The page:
in brain regions affected by autism, including the limbic system, but the researchers published no evidence to support their inflammation theory.
Because there were no adverse effects from the infusions, in November 2017 the FDA granted Kurtzberg special approval to provide cord blood infusions to certain children, including some with autism. Kurtzberg declined to say how much the treatments cost but confirmed that the parents from other countries are required to put down a $15,000 deposit; the money covers a 45-minute intravenous infusion of their child’s own cord blood or that of a matched sibling. Kurtzberg says her team plans to treat about 1,000 children per year, and that they have a waiting list of more than a year. She expects to publish the results of a placebo-controlled phase of the trial sometime this year, comparing children who receive cord blood infusions with those who do not.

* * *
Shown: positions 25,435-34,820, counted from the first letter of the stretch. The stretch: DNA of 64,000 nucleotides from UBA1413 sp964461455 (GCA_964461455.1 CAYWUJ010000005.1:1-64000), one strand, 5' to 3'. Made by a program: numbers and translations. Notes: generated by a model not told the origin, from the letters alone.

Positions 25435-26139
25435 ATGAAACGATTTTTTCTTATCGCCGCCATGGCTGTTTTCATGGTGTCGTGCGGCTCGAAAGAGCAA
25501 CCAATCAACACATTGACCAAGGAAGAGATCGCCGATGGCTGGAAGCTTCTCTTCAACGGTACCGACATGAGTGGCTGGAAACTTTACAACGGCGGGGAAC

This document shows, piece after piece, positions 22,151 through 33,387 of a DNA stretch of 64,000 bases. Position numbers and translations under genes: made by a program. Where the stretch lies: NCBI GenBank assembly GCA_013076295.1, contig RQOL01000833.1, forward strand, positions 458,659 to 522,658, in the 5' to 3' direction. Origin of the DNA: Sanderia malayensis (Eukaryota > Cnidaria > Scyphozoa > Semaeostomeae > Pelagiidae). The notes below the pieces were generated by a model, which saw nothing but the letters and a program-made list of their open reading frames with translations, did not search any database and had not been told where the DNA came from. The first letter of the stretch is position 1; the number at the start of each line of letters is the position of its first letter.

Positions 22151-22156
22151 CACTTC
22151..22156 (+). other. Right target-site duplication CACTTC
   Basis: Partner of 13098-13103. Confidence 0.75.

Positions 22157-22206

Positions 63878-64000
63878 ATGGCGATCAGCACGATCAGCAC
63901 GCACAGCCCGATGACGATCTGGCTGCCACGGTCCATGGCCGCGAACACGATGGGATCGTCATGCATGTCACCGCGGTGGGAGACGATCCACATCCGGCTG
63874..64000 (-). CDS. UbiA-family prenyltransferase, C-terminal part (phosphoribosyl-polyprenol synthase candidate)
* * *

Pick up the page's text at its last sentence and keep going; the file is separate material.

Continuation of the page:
While the Duke trial pushes forward, others have sputtered. A 2018 clinical trial
at the Sutter Institute of Medical Research in Sacramento, California, found “minimal evidence of clinical effectiveness” of cord blood infusions given to 29 autistic children. The National Institutes of Health clinical trials registry
lists 11 other autism-related stem cell trials — but 3 concluded years ago without registering any results, 3 are listed with an ‘unknown’ status, and 2 have been withdrawn. Most are outside the U.S., and none randomized the participants to receive the therapy or placebo, which is considered the gold-standard approach in clinical trials. Some may even be ‘pay-to-participate’ trials, which are little more than marketing ploys to lure customers, Turner says.
Kurtzberg acknowledges that her research has led to a boom in questionable stem cell providers but says her team members do their best to tell families to tread carefully. “We don’t want to promote a therapy that’s not helpful,” she says.